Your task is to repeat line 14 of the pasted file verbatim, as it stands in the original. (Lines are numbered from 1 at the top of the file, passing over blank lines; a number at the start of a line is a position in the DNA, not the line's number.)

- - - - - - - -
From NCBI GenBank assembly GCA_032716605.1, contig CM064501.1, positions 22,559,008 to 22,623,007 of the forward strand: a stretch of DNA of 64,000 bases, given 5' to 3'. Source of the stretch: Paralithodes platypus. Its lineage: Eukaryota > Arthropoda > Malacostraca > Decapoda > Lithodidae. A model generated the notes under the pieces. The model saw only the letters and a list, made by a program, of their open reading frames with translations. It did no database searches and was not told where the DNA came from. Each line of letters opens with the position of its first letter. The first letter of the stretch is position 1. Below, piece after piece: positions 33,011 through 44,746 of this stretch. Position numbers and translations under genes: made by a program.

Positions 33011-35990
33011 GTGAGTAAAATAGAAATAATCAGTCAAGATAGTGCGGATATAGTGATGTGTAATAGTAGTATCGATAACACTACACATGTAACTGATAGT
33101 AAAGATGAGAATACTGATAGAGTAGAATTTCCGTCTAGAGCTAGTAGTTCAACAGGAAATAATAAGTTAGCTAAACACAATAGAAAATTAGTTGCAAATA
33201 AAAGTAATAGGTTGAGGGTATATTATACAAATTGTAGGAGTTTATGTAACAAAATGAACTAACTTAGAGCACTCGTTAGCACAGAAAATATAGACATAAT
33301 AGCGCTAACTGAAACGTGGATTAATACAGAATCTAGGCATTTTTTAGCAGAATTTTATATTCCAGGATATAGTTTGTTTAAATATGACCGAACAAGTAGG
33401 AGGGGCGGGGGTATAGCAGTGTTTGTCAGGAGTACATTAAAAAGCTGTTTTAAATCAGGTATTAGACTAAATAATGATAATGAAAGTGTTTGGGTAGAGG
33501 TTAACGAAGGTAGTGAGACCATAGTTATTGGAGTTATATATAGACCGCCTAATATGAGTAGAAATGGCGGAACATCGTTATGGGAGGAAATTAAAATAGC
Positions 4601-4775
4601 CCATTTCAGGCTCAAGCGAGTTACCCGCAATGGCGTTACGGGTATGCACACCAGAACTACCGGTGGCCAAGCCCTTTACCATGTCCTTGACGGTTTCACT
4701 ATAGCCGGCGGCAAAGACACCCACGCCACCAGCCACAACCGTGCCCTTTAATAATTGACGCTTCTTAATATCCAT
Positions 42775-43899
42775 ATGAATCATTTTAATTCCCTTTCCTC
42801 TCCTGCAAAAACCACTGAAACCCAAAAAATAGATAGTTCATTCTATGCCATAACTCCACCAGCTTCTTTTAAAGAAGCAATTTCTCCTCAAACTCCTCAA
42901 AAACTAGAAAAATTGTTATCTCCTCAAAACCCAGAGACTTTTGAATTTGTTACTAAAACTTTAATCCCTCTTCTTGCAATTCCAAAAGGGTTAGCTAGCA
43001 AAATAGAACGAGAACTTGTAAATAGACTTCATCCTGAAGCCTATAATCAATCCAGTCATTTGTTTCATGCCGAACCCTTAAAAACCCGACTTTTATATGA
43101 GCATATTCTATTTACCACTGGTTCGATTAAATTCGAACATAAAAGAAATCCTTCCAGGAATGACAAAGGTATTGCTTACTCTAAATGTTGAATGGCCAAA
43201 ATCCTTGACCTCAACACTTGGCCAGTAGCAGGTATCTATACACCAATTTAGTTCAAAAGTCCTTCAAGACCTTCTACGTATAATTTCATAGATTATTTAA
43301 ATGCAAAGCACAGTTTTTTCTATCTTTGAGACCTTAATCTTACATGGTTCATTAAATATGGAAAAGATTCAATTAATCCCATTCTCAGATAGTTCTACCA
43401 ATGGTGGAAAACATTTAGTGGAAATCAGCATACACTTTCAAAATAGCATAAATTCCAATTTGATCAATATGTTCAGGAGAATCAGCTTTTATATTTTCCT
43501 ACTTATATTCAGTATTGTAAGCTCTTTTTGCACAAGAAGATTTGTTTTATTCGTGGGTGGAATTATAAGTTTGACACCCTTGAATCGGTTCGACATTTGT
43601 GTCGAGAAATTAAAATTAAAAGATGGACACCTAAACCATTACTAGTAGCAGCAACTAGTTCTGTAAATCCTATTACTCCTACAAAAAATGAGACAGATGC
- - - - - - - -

42801 TCCTGCAAAAACCACTGAAACCCAAAAAATAGATAGTTCATTCTATGCCATAACTCCACCAGCTTCTTTTAAAGAAGCAATTTCTCCTCAAACTCCTCAA